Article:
SilverStone HE02 CPU Air Cooler Heatsink Review
SilverStone is back with its latest air cooled heatsink unit for today's desktop processors. As far as size goes, the HE02 heatsink is mammoth. Along with the huge heatsinks we often find installation and compatibility issues. SiliverStone speaks to designing the HE02 in order to ease those pains. How well does it work though?
Imagine my surprise when a package appeared on my door from SilverStone and it was the HE02. I had just finished reviewing the HE01 and had plenty of positive things to say about it. Why was SilverStone updating the line so fast? Could this new cooler perform that much better that SilverStone needed to push it out to market so fast?
These were some of the questions I was asking myself but there was one that would be answered as soon as I opened the box.
This was not a refresh of the HE01. It is a complete redesign, a large towering cooler of aluminum. Here at [H]ardOCP we have reviewed our fair share of large coolers such as the HR-02 Macho, the HR-02 passive and my personal favorite, the Silver Arrow. Needles to say, we are familiar with the issues that arise when dealing with such mammoth sized coolers but we are also well aware of the benefits that accompany having such a large cooling area.
So without further adieu, I present the next in the line of Heligon coolers, the HE02 from SilverStone.
The biggest change you will notice is the removal of hardware testing. In recent years, Intel has shifted its methods of testing to software based and so we find it acceptable to do the same.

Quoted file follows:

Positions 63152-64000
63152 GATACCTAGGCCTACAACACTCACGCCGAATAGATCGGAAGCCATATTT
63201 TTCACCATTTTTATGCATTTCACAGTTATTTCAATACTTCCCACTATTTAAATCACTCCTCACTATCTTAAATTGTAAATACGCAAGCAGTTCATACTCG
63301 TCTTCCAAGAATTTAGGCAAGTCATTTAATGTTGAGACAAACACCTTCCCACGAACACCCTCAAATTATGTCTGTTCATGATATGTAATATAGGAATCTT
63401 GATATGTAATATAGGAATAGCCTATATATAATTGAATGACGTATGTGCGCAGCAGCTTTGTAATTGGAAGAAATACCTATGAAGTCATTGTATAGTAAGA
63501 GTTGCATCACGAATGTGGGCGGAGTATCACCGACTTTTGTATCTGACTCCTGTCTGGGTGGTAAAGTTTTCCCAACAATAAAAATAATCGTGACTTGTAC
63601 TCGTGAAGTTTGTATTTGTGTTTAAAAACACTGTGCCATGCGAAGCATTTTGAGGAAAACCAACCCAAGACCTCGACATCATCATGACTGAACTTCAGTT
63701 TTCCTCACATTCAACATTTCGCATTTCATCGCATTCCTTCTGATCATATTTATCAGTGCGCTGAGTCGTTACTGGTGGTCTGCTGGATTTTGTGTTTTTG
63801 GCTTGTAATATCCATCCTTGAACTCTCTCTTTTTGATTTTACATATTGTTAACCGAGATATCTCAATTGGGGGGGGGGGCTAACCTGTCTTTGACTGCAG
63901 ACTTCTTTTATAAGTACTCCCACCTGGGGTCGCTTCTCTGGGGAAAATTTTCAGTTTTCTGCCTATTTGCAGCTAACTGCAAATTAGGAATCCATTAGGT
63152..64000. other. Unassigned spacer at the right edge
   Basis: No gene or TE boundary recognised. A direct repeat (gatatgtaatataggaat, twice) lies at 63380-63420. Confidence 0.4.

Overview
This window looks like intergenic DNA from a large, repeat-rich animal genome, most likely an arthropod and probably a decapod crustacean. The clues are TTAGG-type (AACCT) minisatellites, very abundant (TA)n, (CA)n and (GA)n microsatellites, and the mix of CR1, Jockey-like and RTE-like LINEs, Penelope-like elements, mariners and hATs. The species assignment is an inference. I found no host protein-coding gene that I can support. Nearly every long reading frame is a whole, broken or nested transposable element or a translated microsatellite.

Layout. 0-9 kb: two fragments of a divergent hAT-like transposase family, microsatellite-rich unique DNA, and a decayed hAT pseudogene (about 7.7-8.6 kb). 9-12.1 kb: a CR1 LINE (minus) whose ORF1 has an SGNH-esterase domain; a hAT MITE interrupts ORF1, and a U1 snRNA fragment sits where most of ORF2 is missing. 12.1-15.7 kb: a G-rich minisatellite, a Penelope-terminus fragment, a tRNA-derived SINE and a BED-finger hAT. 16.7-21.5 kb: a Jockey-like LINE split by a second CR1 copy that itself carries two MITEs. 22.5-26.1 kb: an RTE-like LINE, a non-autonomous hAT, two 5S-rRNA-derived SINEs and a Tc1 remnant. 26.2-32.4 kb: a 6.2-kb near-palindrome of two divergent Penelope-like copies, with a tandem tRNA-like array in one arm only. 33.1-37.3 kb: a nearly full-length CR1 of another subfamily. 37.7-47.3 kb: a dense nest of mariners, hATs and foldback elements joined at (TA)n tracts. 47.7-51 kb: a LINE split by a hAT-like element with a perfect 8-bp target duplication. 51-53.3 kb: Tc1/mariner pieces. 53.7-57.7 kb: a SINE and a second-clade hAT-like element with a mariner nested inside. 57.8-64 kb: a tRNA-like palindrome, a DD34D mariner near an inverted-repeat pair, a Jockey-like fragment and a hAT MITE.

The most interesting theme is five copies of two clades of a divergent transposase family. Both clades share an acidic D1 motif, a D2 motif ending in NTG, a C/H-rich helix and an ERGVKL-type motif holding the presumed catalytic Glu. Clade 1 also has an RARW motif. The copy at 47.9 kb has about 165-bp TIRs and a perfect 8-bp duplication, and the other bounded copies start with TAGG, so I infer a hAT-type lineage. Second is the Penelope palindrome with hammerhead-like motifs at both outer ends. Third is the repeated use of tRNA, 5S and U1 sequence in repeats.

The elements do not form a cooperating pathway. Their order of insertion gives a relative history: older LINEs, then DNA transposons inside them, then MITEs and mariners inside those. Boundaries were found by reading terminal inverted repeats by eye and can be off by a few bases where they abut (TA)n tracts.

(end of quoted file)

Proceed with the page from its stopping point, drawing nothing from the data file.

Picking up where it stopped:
For the first time, we have an integrated GPU in our processor which alleviates the need for a discrete one. With the removal of a discrete GPU comes the advantage of not having an additional variable to account for.
The iGPU will not create any anomalies in our testing as long as we practice consistent testing methods.
Corsair was kind enough to provide us with its Carbide series chassis. It provides excellent airflow and interior space and is a good reflection on current case design.
Noctua's NT-H1 thermal paste was selected as the paste of choice for a few key reasons. The thermal paste has been shown to provide excellent thermal conductivity allowing the heat sinks to better do its job. There is no observed curing time. That is, performance does not get any better over time. Any curing time could have introduced variables into the equation causing at best dubious results and at worst unreliable ones.
Ambient temperature will be kept at 25C for the duration of the tests and measured with a MicroTemp EXP non-contact infrared thermometer and cross referenced with the Sperry Digital 4 Point thermometer. Any variance greater then 0.2C will halt the testing until temperatures return within spec for fifteen minutes.
If we are dealing with water cooling we will allow extra time for each test to give the water in the loop enough time to reach equilibrium.
Idle temperatures will be recorded after a twenty-five minute period of inactivity. Any fluctuation during the last sixty seconds will reset the timer for an additional five minutes.
Load temperatures will be recorded after a twenty-five minute period of 100% load. To obtain this load we will be using Prime95 v27.7 set to in-place large FFTs mode. In this way we can place a 100% load on CPU. Any fluctuation during the last sixty seconds will reset the timer for an additional five minutes.
Sound levels will be measured with a Reliability Direct AR824 sound meter from a distance of four feet. With everything turned off and the room completely silent the meter registered a sound level of 38dB(A). This is a very quiet room where a simple pin drop could be heard. All sound measurements are recorded in the very late evening to further reduce any ambient noise.